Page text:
We used a one-stage aPTT-based clotting assay to measure the F8 coagulation activity with a Sysmex CA1500 system (Sysmex, Kobe, Japan). Siemens reagents (Siemens; Marburg, Germany) including Dade Actin activated cephaloplast in reagent (Siemens; B4218-1) and coagulation F8-deficient plasma (Siemens; OTXW17) were used. The mouse plasma samples were diluted with Dade Owren’s Veronal Buffer (Siemens; B4234-25) by a factor of 4. The F8 activity was performed by mixing 5 μl of diluted mouse sample plasma with 45 μl of Dade Owren’s Veronal Buffer and 50 μl of F8-deficient plasma and 50 μl of aPTT reagent (Dade Actin activated cephaloplast in reagent), followed by a 120-s incubation at 37 °C. Coagulation was initiated after the addition of 50 μl of 25 mM calcium chloride. Time to clot formation was measured by the Sysmex CA1500 system. A standard curve was prepared by diluting the human calibration plasma (Siemens), and the plasma obtained from wild-type mice served as a positive control.
F8 inhibitor assay
We used a modified Bethesda assay to determine the titer of F8-neutralizing inhibitors [45,46,47]. Normal plasma was prepared by mixing 100 μl of F8-deficient plasma with 0.15 IU recombinant F8 protein (Xyntha) to make 100% F8 activity of normal plasma. Mouse plasmas were thawed at 37 °C and incubated at 56 °C for 30 min to inactivate F8 activity. Normal plasma (100 μl) was mixed with an equal volume of either inactivated mouse plasma (test mixture) or 0.1 M imidazole buffer pH 7.4 (control mixture). After 2 h of incubation at 37 °C, the relative percentage of F8 coagulation activity of the test mixture compared to the control mixture (residual F8 coagulation activity) was determined. One Bethesda unit (BU) was defined as the amounts of inhibitors that result in a 50% decrease in residual F8 coagulation activity. When residual F8 activity of the undiluted sample was below 25%, it was retested by diluting in 0.1 M imidazole buffer pH 7.4 until a residual F8:C activity of 25 to 75% was obtained.
Droplet digital PCR
Genomic DNA was extracted from untreated and treated HA mice. The DNA concentration was determined by Qubit 4 Fluorometer (Thermo Fisher Scientific). As recommended for ddPCR analysis, primers were designed to amplify products of 150–250 bp. The primer and probe sequences are listed in Additional file 1: Table S2. The reaction mixtures contained 2× ddPCR Supermix for Probes (no dUTP) (Bio-Rad, Cat#: 186–3010), primers for target and reference assay (final concentrations of 900 nM each), FAM- or HEX-labeled probes (IDT) for both assays (final concentrations of 250 nM each), and template (100 ng) in a final volume of 20 μl. Standard reagents and consumables supplied by Bio-Rad were used, including cartridges, gaskets, droplet generation oil, and droplet reader oil. After droplet generation, we carefully transferred them to a 24-well PCR plate and sealed the plate with the PX1 PCR Plate Sealer (Bio-Rad). The PCR conditions were 95 °C for 10 min, followed by 40 cycles of 94 °C for 30 s, 60 °C for 1 min, and 98 °C for 10 min, then hold at 4 °C. The ramp rate was set at 2 °C/s. Droplets were read using the QX200 Droplet Reader (Bio-Rad). We included a no-template control (NTC) and negative control for each reaction. Data analysis was conducted using the QuantaSoft Software version 1.7.4.0917. Actb was used as a loading control, having a single copy per genome. All DNA samples were run at least twice.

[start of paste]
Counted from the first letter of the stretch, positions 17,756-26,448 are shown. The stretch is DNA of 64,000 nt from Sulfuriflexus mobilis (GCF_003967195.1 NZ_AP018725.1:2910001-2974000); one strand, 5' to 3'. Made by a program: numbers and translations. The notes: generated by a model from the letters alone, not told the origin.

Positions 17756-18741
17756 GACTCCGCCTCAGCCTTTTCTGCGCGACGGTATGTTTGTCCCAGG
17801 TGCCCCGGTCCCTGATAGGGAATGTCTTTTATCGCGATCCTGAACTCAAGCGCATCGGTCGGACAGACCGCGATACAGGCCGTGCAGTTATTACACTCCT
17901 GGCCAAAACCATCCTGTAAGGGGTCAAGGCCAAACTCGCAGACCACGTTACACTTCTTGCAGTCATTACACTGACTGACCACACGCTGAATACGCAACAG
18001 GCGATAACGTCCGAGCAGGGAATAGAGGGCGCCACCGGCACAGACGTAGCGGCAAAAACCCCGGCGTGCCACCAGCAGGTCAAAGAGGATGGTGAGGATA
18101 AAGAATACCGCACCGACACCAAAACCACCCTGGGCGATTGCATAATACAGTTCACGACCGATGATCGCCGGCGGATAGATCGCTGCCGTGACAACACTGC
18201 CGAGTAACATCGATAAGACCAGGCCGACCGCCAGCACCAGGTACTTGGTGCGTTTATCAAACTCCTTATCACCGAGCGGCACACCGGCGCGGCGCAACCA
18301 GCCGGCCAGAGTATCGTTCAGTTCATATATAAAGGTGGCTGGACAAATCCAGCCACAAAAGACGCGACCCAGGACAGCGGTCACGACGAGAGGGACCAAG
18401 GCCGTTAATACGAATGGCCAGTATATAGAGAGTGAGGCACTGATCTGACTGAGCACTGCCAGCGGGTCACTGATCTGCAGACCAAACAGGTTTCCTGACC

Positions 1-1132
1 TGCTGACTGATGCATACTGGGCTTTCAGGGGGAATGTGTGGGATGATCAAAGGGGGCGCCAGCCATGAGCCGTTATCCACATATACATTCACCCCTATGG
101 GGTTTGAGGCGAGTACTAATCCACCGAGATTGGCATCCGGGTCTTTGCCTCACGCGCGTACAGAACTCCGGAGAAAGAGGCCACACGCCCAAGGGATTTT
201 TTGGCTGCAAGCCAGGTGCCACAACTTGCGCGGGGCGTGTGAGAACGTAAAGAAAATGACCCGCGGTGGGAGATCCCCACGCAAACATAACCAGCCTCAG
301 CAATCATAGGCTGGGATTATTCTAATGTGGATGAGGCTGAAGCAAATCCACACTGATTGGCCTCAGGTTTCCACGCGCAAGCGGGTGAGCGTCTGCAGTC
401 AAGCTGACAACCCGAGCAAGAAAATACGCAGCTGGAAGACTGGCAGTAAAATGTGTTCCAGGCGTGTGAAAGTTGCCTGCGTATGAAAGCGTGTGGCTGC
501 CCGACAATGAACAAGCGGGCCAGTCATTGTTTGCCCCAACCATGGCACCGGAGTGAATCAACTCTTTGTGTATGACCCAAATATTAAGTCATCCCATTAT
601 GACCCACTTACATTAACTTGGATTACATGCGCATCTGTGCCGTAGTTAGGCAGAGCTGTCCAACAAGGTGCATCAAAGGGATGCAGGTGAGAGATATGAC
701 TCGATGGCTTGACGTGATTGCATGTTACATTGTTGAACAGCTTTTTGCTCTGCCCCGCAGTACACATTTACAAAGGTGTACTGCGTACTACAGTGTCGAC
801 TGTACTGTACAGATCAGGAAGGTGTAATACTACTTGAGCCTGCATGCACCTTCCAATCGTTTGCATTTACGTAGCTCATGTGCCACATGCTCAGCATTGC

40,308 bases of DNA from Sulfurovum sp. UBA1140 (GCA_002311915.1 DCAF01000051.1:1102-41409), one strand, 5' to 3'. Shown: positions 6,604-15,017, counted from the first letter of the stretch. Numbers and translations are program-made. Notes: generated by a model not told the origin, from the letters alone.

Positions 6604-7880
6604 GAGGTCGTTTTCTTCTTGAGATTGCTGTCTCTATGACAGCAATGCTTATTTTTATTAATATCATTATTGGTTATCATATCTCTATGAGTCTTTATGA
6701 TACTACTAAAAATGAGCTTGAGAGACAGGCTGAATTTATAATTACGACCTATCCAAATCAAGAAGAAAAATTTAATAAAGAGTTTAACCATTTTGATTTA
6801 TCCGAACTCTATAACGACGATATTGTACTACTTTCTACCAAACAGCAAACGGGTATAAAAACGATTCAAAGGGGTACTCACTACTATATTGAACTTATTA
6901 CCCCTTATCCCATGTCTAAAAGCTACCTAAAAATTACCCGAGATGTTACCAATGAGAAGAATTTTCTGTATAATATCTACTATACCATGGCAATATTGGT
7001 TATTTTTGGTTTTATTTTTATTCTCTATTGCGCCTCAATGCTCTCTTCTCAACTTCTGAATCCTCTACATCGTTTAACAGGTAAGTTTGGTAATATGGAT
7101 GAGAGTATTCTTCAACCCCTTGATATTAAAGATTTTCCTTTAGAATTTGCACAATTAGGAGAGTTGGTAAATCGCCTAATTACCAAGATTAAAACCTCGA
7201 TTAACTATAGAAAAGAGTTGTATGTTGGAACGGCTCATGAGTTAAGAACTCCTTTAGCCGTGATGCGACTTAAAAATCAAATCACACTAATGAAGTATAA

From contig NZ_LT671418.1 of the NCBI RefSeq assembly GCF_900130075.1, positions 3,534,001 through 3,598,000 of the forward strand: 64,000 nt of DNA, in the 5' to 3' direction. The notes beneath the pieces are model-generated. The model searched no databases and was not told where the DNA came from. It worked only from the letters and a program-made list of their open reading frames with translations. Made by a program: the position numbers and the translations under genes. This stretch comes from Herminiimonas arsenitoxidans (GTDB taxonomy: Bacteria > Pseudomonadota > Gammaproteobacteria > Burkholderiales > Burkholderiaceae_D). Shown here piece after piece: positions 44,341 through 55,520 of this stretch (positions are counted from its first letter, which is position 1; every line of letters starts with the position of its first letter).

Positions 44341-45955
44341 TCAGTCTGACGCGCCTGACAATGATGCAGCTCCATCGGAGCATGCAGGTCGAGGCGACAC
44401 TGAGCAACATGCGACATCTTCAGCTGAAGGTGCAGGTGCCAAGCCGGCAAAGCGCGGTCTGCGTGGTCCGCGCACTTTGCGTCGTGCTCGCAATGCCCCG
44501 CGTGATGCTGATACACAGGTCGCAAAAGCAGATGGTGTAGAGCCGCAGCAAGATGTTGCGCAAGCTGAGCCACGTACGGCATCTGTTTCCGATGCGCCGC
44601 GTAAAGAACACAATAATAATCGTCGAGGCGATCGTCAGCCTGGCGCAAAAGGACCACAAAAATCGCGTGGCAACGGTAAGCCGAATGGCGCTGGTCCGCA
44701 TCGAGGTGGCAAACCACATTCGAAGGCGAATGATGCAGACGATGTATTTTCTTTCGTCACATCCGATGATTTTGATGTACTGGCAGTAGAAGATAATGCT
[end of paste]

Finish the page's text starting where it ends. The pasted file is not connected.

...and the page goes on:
Verification of NHEJ vs. HDR-mediated knock-in by PCR and Sanger sequencing
Genomic DNA from mouse liver tissue was extracted using DNeasy Blood & Tissue Kit (Qiagen). To distinguish between the HDR- and NHEJ-mediated knock-in, we conducted PCR using one primer that anneals to the genome sequence outside of the homology arm and another targeting the donor-specific sequence. The primers used for this experiment are listed in Additional file 1: Tables S3 and S4. We used the KAPA HiFi HotStart ReadyMix (KAPA Biosystems) for PCR. The cycling conditions were 98 °C for 2 min, followed by 35 cycles of 98 °C for 10 s, 64 °C for 5 s, 68 °C for 5 s, and 72 °C for 15 s. After separation on 1–2% agarose gels, we purified the selected DNA bands using QIAquick Gel Extraction Kit (Qiagen). The purified PCR product was inserted into a pJET1.2 vector (Thermo Fisher). We picked multiple clones for Sanger sequencing.
Detection of fusion Alb-hF8 transcript by RT-PCR
A 30-mg piece of liver tissue was snap-frozen using liquid nitrogen. The samples were then ground into a fine powder in liquid nitrogen with a pre-chilled mortar and pestle and mixed immediately with RLT (Qiagen RNeasy Mini Kit, Valencia, CA) lysis buffer. DNA was extracted following the manufacturer’s instructions. cDNAs were synthesized using TransScript First-Strand cDNA Synthesis SuperMix (TransGen Biotech) from 1 μg RNA. PCR was performed using KAPA HiFi HotStart Ready Mix (KAPA Biosystems) to detect hybrid murine Alb-hF8 mRNA. The following pairs of primers were used: T237-CTTGGTCAAAACCAACTGTGA, which anneals to exon 10 of Alb, and T385-ATCGCAAAAGGCACAGAAAG, which anneals to human F8. The cycling condition was 98 °C for 2 min followed by 35 cycles of 98 °C for 10 s, 64 °C for 5 s, 68 °C for 5 s, and 72 °C for 20 s. The PCR products were sequenced.
For transient immunosuppression, cyclophosphamide (50 mg/kg per injection) and/or methylprednisolone (50 mg/kg per injection) was intraperitoneally injected on the day of vector injection, followed by biweekly injections for 3 weeks (seven times in 3 weeks).
AAV vector packaging, purification, and titering